Have You Started Implementing the New Lease Standard?

Large public companies that have already implemented the new lease standard are reporting that it takes much more legwork than they’d anticipated. The Financial Accounting Standards Board (FASB) recently approved amendments to the standard that were designed to aid implementation. However, many companies that lease assets are still running behind in terms of implementing the changes.

The updated lease standard is effective in 2019 for public companies and 2020 for private ones. Here’s why many companies that rent real estate, equipment and other types of fixed assets have delayed the implementation process.


Collecting lease data

The FASB published Accounting Standards Update (ASU) No. 2016-02, Leases (Topic 842), in an attempt to end the much-criticized practice by which the assets and liabilities associated with leased equipment and property were kept off of company balance sheets. Businesses that don’t record their leases as liabilities look like they have higher earnings and more available funds than companies that finance new pieces of equipment or take out mortgages to build offices and stores.

The new standard is expected to usher in a major change to company balance sheets. Leasing is a pervasive practice across industries, with companies renting goods ranging from photocopiers to fleets of trucks to real estate. Many companies have for years disclosed in the footnotes to their financial statements details about the rent payments they make for these items.

The premise of the new accounting sounds simple enough: Report on the balance sheet the assets and liabilities associated with renting office space, vehicles, and most other rented property or equipment. But then the details kick in. In some cases, a contract that qualifies as a lease won’t have the word “lease” written across the top of it. Instead, a lease may be embedded in the fine print of a service contract.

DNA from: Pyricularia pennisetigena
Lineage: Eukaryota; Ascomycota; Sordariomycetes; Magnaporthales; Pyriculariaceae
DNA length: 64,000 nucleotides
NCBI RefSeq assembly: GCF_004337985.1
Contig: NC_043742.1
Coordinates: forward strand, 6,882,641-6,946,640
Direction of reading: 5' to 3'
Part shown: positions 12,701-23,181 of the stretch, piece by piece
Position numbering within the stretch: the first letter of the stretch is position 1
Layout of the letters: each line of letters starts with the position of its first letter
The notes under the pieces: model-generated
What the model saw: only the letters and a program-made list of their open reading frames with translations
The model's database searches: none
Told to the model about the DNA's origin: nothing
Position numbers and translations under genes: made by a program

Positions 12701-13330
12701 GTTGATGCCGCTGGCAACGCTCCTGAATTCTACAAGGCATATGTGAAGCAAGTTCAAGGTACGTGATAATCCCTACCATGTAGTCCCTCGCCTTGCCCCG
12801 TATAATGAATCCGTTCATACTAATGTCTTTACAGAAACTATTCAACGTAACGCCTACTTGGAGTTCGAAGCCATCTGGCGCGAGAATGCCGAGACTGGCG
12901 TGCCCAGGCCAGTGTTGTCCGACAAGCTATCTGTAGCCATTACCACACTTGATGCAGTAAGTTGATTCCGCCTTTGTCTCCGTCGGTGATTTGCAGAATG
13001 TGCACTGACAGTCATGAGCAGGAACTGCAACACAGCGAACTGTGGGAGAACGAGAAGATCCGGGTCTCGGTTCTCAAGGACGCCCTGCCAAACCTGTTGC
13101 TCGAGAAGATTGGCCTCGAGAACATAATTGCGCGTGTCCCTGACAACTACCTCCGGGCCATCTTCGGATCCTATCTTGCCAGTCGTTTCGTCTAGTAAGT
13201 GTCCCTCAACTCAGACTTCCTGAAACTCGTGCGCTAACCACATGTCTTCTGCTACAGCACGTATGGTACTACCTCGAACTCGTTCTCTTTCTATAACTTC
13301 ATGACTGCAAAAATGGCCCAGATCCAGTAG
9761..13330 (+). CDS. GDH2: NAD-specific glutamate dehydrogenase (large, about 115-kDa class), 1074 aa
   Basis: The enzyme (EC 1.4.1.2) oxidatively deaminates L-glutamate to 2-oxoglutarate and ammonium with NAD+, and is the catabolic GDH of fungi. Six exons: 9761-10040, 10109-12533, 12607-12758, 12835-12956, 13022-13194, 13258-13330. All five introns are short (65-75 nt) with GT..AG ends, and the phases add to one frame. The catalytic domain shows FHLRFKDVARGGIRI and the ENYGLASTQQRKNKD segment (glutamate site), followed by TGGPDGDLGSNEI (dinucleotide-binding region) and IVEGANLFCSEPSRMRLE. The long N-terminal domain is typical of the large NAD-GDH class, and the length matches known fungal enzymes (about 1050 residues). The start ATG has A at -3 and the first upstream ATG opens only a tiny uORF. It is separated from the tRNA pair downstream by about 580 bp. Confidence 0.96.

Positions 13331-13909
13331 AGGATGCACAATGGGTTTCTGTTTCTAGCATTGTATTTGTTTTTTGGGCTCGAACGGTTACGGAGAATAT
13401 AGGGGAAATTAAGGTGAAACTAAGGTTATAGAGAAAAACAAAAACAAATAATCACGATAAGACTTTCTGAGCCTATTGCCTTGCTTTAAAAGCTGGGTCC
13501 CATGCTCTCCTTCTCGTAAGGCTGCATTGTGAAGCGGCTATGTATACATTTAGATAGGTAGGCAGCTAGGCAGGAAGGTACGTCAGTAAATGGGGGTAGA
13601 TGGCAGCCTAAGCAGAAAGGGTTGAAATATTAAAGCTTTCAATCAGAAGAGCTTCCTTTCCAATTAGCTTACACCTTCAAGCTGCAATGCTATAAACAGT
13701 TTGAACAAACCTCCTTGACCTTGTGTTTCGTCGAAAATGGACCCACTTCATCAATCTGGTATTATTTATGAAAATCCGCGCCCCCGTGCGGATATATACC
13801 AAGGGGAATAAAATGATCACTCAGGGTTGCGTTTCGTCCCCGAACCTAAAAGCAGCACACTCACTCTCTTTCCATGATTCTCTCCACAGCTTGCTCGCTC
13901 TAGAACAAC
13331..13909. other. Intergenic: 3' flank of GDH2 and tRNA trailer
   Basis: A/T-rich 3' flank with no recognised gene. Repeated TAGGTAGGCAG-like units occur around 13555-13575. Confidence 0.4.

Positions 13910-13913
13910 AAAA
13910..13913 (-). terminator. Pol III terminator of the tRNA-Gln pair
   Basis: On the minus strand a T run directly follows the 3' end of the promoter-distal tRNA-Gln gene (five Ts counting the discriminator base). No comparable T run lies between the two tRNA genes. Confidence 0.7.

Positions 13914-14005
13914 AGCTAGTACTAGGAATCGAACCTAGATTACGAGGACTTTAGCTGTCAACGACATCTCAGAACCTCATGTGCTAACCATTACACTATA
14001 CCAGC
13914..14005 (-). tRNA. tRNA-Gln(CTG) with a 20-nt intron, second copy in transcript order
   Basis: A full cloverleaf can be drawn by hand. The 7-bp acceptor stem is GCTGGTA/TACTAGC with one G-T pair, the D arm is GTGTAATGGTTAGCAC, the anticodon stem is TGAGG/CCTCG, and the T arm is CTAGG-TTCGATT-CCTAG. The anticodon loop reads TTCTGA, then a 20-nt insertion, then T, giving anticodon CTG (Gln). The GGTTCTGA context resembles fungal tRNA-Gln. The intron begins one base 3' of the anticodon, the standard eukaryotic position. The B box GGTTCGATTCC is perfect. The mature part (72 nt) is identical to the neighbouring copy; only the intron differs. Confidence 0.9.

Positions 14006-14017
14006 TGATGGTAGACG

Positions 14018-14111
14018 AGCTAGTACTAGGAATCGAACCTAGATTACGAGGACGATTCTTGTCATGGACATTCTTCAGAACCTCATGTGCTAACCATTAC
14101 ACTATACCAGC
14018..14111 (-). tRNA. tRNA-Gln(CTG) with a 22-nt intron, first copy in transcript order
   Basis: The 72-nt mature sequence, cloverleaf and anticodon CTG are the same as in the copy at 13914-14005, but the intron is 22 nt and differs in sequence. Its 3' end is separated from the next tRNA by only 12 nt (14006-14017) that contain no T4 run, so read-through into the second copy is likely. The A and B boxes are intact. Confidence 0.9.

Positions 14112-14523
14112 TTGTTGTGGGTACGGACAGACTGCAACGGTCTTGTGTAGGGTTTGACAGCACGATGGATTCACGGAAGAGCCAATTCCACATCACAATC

A multinational company will have to dig through records overseas, in multiple languages and currency denominations, to tally up lease obligations. If a lease contract allows for modifications, such as rent price changes, this also must be taken into account. Those elements create a lot of unforeseen complexity that bogs down the implementation process.


Tracking and recording leases  

To complicate matters further, many commercial accounting software systems can’t capture all of the nuances of lease contracts, from lease modifications to foreign currency adjustments. As a result, some companies are so worried about their accounting systems working properly that they’re abandoning automated solutions.

Instead, they’re adopting the updated lease standard manually and then worrying about updating their accounting systems at a later date. In turn, manual processes will be harder for auditors to test next audit season, which could lead to delayed financial statements and possibly restatements.


Hitting a moving target

The implementation process is even more challenging as the FASB makes last-minute changes to its guidance. Although many of the changes are designed to aid implementation, companies would have preferred for the FASB to have worked through the details long before the standard was set to go live.

For example, on July 30 — just five months before the standard goes into effect for calendar-year public entities — the FASB published ASU No. 2018-11, Leases (Topic 842): Targeted Improvements. This update relieves businesses and organizations from having to present prior comparative years’ results when they adopt the new standard. It also lets landlords and other lessors avoid breaking out the parts of a rental contract that aren’t specifically being leased, such as the cost of snow removal services, and account for them separately from the base rent.

In August, the FASB proposed additional changes for lessors. (See “FASB proposes 3 fixes for lessors.”) So, staying atop the guidance is an ongoing challenge.


Coming soon

For companies that lease assets, this standard will bring sweeping changes to the financial statements and footnotes. But the implementation process is time consuming. So, it’s important to work with an experienced CPA who is atop the latest developments and can help you implement the changes in a timely, cost-effective manner.




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